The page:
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NBC Sports Power Rankings heading to Atlanta

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If you thought the second NBC Sports Power Rankings of the year would be a recounting of the top 10 drivers in the Daytona 500, you’d be wrong.

While 500 winner Denny Hamlin takes the top spot this week, followed by Joey Logano and Kyle Busch, there’s quite a bit of variety – and even a few surprises – in our top 10.

Our weekly NASCAR power rankings are an aggregate of the individual top 10s of NASCAR Talk writers Dustin Long, Nate Ryan, Jerry Bonkowski and Daniel McFadin.

Check it out:

1. Denny Hamlin: Yes, his Daytona 500 win was big – but how will he do in the other 35 races on the schedule? He’s coming off one of the worst seasons of his career. And don’t forget Sunday’s win broke a 47-race winless streak.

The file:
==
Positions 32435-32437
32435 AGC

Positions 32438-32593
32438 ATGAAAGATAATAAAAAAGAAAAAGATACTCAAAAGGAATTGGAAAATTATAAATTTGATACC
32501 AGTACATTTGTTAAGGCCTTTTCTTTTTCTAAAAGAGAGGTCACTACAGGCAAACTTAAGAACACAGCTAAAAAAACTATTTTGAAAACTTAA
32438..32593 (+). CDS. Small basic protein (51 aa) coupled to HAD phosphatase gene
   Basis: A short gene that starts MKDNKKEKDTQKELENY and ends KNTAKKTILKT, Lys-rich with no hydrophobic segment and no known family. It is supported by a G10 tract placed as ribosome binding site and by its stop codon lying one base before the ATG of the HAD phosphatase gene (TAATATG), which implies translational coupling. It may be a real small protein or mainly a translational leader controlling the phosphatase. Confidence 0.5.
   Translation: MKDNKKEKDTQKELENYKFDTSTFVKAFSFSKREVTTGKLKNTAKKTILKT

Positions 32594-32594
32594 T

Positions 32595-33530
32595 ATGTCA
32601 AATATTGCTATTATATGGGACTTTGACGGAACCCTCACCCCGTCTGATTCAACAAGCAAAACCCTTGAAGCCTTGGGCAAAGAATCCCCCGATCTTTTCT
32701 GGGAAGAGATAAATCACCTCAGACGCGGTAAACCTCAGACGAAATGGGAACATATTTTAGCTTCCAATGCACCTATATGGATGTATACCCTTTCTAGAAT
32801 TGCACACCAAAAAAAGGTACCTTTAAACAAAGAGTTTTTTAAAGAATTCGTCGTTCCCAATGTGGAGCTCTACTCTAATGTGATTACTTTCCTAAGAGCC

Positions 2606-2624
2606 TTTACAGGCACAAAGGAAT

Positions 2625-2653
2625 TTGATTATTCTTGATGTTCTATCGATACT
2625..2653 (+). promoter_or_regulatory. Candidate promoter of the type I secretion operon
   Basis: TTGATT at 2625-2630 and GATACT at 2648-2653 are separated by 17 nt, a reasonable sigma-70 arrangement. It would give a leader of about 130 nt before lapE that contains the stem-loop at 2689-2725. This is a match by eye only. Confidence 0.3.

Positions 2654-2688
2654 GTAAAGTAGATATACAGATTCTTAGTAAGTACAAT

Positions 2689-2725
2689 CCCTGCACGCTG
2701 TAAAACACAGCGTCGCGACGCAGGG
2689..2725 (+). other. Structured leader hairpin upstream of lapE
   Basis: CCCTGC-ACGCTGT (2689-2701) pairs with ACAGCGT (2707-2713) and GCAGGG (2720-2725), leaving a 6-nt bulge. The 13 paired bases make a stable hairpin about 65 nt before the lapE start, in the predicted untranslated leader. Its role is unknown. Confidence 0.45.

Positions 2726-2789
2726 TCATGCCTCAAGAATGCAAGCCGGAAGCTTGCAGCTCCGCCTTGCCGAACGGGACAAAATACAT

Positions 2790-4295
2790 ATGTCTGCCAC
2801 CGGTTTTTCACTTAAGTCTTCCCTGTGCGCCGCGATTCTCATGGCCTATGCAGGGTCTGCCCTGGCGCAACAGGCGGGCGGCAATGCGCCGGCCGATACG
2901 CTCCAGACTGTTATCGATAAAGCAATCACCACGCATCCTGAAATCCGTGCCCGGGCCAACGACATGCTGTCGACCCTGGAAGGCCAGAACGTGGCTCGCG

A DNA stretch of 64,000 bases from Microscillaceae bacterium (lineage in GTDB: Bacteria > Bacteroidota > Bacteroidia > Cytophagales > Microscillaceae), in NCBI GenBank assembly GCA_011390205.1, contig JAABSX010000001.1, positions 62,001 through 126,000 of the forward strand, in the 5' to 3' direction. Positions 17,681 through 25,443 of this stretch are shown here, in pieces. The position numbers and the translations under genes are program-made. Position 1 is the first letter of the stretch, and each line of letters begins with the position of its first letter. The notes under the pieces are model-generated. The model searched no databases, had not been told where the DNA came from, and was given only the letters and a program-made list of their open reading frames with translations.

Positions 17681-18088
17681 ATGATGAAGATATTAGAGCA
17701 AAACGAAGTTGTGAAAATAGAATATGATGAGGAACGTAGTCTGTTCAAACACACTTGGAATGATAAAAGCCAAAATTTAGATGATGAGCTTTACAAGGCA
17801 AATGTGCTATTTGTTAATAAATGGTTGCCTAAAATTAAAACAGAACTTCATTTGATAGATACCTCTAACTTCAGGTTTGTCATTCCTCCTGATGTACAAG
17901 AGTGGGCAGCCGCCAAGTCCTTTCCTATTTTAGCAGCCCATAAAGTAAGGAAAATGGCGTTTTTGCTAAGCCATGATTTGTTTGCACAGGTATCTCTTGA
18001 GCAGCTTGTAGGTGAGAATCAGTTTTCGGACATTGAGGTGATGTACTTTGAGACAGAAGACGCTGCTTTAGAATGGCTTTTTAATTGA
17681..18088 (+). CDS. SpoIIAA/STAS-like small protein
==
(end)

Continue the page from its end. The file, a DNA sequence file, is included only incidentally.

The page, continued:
2. Joey Logano: In terms of pure driving, he was the best of Speedweeks – especially his last-lap pass from fourth to first in his qualifier win.

3. Kyle Busch: Still missing the Daytona 500 from his illustrious resume, but Sunday was the closest he’s come to getting it. He’ll be there soon.

4. Matt DiBenedetto: Could anyone have predicted Matt D. would have led a race-high 49 laps? And if he hadn’t been caught in the big wreck, a top-five finish was very much within reach. This kid is going places in 2019.

5. Ryan Preece: Made his first 500 start and turned heads with his incredible dodging of late-race wrecks. Finishing eighth should give him a boost going into the much more difficult schedule after Daytona.

6. Ross Chastain: Only driver to compete in all three Speedweeks points races, proved his worth by finishing in the top 13 in each of them, including a third-place finish in the Truck race and 10th in the 500.

7. Jimmie Johnson: Rallied back after penalty put him two laps down to finish ninth. He’s definitely a favorite at Atlanta (five wins, 14 top fives in 27 starts there).